Beijing’s Ambassador Warns Germany’s Car Exports to China at Risk If Huawei Frozen Out
“There will be consequences. The Chinese government will not stand idly by.”
Despite inking an initial “phase one” trade deal with the U.S. that excludes any relief measures for under fire Huawei, the Chinese government is increasing the stakes elsewhere in the world as it continues to battle for its leading tech champion. At issue are the raft of 5G contracts being awarded, particularly in Europe. Huawei still leads the world for 5G equipment sales, despite more than six months of supply chain restrictions following its blacklisting by the U.S. in May. But the coming weeks and months will see decisions being taken in key European markets, and this is the telco heartland from which Huawei cannot afford to be excluded.
There were signs of this new, more forceful approach a week ago, when it was reported that China’s ambassador to Denmark had threatened to drop a trade agreement with the Faroe Islands if the Danish outpost failed to sign one of those 5G contracts. The threats were captured in an audio recording from November, an audio recording that the Faroese government had been seeking to keep sealed.
The details were published in Berlingske on December 10. According to the Danish news outlet, this marks “the first instance where the Chinese government has linked access to its huge market to Huawei being awarded contracts for 5G networks. Huawei has publicly stated it is a private company with no ties to the Chinese state.”
And that was just a starter, it now transpires. Just a few days later, the Chinese ambassador to Germany appeared to threaten serious “consequences” if the current political backlash in the country against any contract awards to Huawei undermines the position the Shenzhen giant has built in the country. “If Germany were to take a decision that leads to Huawei’s exclusion from the German market,” he said, “there will be consequences. The Chinese government will not stand idly by.”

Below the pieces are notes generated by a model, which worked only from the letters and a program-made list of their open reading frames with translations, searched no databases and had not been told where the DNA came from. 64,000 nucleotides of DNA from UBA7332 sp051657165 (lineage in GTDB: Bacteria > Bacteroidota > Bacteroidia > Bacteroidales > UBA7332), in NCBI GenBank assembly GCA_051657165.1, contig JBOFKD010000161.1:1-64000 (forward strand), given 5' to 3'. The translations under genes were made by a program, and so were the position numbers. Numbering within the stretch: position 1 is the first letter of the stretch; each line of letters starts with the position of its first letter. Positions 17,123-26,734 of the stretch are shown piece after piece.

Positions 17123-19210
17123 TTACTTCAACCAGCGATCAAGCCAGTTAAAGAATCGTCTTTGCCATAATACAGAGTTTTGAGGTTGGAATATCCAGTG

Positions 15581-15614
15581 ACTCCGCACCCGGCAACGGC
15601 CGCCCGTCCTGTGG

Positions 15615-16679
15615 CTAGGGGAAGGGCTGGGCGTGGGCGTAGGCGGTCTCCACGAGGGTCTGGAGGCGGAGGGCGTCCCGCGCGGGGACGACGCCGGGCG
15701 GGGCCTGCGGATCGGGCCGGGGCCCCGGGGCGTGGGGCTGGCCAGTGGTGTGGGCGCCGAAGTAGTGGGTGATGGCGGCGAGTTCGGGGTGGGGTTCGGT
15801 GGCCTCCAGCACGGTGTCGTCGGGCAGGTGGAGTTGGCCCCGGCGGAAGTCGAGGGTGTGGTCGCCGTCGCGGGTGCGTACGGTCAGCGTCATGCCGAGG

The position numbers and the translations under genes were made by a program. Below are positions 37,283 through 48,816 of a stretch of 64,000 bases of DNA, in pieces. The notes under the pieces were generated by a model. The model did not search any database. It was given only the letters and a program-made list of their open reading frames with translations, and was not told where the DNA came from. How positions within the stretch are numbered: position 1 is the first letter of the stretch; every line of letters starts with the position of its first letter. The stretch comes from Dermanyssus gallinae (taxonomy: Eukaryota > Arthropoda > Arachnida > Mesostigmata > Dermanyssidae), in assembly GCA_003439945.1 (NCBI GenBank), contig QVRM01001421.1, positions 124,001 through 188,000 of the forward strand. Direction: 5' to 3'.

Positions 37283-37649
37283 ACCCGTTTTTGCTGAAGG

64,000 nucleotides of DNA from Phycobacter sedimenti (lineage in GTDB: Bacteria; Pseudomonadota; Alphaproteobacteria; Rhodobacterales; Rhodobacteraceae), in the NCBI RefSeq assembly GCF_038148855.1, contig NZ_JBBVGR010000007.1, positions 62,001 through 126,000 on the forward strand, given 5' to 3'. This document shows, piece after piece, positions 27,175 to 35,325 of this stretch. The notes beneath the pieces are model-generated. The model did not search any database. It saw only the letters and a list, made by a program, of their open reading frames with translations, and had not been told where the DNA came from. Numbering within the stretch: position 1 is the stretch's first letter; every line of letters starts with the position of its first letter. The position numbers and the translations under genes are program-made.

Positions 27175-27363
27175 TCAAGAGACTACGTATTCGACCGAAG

More controversially, the ambassador directly linked Germany’s car industry and its exports to China with Huawei’s position. “Can we also say that German cars are not safe,” he said, “because we’re in a position to manufacture our own cars? No, that would be pure protectionism.” There then ensued a social media debate as to whether the comments were intended as a barb or an actual threat. But taken in parallel with the more direct statements made to the Faroese government, it looks fairly clear cut.
Germany’s Angela Merkel has long maintained that the country’s 5G slots should be open to Huawei on the basis they pass rigorous security tests. But the German chancellor faces a major political backlash within the country as the timing of such decisions nears. Telefónica Germany, the country’s second largest network, jumped the gun this month, opting to include Huawei in its network rollout, escalating political tensions even further.
Another European market that will now be watched with interest is the U.K. Boris Johnson’s landslide election victory last week has given his governing party the freedom to make an unfettered decision on Huawei’s future in the country—unfettered except for the hawks within his party demanding an outright ban and the leading carriers within his country demanding Huawei’s inclusion to prevent delays or cost overruns. And then of course there’s President Trump, the desire for an early trade deal between the two countries and the small matter of Five Eyes intelligence sharing.
The U.K.’s decision will carry serious weight as it has invested more time and resources in investigating the security risks associated with Huawei and has long been a cornerstone market for the Chinese company. If the U.K. opts to include, that will likely topple a number of other dominos in Europe in Huawei’s favour. Conversely, if the U.K. does the opposite then, again, others will likely follow suit. No word yet as to whether the Chinese ambassador in London has opted for the same approach as his colleagues. We shall wait and see.
For Huawei, though, this is something of a double-edge sword. There are already claims that China’s alleged threats cross a line, blurring the distinction between country and company, calling into question the defence against state links. Huawei will argue that battling on behalf of a major corporate is a natural preserve of government, but this defence will fall on deaf ears with the security hawks and those campaigning against the company.